You haven't dealt with good recruiters then. I have dealt with bad ones and good ones. The good ones have the ability to notice talent without just checking buzz words.

I have gone through people that blow past me cause I don't have 10 years of experience, then I get other people who talk to me for a bit, put me in front of the hiring managers and technical people and I knock it out of the park for them. I had two companies fighting for me because of how well I did in the interviews, both called back within a few hours of the interview to hire me. The big reason I got in front of them was because of good recruiters (granted I'm loaded with Cisco certs and know how to talk to people, but that isn't everything).

Now, the reason I knock it out of the park in the interviews is because I'm damn good at what I do (I'm super humble if you didn't notice), but it is hard to put that into a resume no matter who you are.


RE: Robert Half
By Ilfirin on 4/4/2011 9:16:24 PM , Rating: 2
I was speaking from the perspective of someone doing the hiring - I'm part owner & head the product development of one company while simultaneously being the principal owner and product manager of another.

While I have had good experience with recruiters early in my career while looking for jobs (they're people that get paid by someone who isn't you to get you hired - I thought that was amazing when I was on the other end of the stick), the experience is usually much less enjoyable for the purpose of doing hiring. For one, most of the top talent out there do not use recruiters. In fact, recruiters usually annoy them non-stop with job offers (I don't even have a resume out there and I am constantly bombarded with recruiter e-mails on a daily basis - and then just logging into facebook I get 12 different job ads per screen I go to).

In practice, what usually happens is several recruiters contact you and all try and sell you as hard as they possibly can on believing that their candidates are the best so that they get the check at the end of the day and not the other guys. They don't actually care about the quality of the applicant, just that they last long enough to get past whatever terms were in the recruiter's contract such that he/she gets paid.

So what happens is you end up spending a lot of money for a mediocre employee that demoralizes your whole team full of stars.


RE: Robert Half
By Gzus666 on 4/5/2011 7:52:02 PM , Rating: 2
I guess I'm confused as you are making silly sweeping judgements about an entire group of people based on just your dealings. My question is if you are hiring these people and they suck, aren't you really to blame? I mean you are bound to get a few bad apples out of any batch, that is just reality, but if it is so bad you blame all recruiters, maybe (likely) it is you.

I have worked for places that hired through recruiting agencies, some sucked, some were amazing employees. They can't filter perfectly, they aren't there to do so anyway. A recruiter is there to try to find you talent so you don't have to, then you filter the good from the bad.

Lastly, where do you get the idea that top talent don't use recruiters? I know people all over in the technical field that do nothing but contracts through recruiters and plenty of good people who get hired on by a recruiter. Recruiting agencies are just there to offload the hunting work.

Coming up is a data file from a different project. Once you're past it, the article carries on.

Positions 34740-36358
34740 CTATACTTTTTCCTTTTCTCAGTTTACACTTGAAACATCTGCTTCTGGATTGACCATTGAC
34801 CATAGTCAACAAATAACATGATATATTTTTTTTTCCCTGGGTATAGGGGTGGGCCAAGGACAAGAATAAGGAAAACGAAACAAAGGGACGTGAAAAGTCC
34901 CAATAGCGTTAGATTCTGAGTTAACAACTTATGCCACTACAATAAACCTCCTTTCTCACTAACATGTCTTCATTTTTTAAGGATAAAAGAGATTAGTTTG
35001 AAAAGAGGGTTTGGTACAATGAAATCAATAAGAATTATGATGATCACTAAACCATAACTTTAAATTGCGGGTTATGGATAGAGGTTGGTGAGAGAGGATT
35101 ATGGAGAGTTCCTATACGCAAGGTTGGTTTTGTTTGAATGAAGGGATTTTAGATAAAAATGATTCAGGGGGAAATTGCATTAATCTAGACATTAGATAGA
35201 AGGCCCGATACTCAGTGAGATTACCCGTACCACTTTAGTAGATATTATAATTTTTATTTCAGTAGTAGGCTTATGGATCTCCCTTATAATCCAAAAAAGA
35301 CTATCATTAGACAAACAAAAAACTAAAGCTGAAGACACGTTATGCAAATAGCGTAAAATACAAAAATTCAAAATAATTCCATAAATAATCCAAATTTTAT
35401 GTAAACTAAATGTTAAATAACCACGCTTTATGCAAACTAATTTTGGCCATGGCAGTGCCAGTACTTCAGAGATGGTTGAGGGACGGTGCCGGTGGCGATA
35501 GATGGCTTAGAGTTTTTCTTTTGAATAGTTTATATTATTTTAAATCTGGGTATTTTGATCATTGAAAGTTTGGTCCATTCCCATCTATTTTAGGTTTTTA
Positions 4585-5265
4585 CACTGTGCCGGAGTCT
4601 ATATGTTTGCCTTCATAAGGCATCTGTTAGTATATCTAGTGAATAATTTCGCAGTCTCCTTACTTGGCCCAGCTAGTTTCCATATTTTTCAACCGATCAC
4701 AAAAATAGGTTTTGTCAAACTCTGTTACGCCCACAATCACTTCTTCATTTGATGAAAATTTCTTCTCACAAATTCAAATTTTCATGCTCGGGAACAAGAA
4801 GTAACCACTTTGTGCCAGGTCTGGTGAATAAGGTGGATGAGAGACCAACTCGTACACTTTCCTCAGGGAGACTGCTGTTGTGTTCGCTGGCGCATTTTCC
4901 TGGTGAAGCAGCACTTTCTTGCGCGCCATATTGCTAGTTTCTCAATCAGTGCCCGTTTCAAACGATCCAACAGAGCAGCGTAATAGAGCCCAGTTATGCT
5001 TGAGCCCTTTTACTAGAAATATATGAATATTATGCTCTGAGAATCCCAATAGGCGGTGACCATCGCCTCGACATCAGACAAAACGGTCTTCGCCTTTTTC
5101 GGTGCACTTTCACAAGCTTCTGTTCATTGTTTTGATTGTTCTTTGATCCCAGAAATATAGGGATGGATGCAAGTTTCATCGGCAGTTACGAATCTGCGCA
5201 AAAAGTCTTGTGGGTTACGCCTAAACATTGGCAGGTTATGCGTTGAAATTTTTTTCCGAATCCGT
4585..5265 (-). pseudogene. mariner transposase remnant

If you have this much of an issue with recruiters, maybe you need to look within, cause I have never heard this sort of complaint from any hiring manager about recruiters. Then again, maybe it is the way you deal with recruiters, a lot of the ones I have dealt with are either major or exclusive recruiters for the company, so they have a good relationship with the hiring firm and therefore are more worried about their reputation when sending people over.


RE: Robert Half
By fleshconsumed on 4/4/2011 2:46:03 PM , Rating: 3
Quick google search says there are more than a hundred namespaces and around 3000 public classes in .NET framework. Expecting anyone, even a senior developer, to memorize just a fraction of it, including all the methods and various overloads is insanity.


RE: Robert Half
By Ilfirin on 4/4/2011 9:37:09 PM , Rating: 1
For the record I said "extraordinary domain-specific knowledge", not memorization. Memorizing something that you can google quicker than access your own brain is just a waste of neurons.

The point being that, when choosing whose going to lead and teach your whole team of developers down their Silverlight/.NET Windows Azure journey the best DOS-era C programmer in the world is not usually going to be the best choice. They're simply going to spend too much time learning the semantics of the language and technologies to be able to inspire confidence in the team they lead that all likely know more than they do about the specific problem at hand. No matter how genius they are.

6 months into the job (say, after the first release) they very well could be but not on the onset - not if you want to ship on time at least.

For all other positions that *aren't* the lead programmer, none of that means squat. Then you're just looking for smart people that actually get shit accomplished and don't sit there all day in architecture astronaut space theorizing about special relativity's relevance to software design.


RE: Robert Half
By fleshconsumed on 4/5/2011 8:30:08 AM , Rating: 2
Ah, ok, I just misunderstood you. I was simply pointing out that knowing what namespace each class belongs to does diddly squat. Just the other day I had to look up namespace for binary serializer class, it was annoying to stop in the middle of coding to look it up, but it was in no way a showstopper.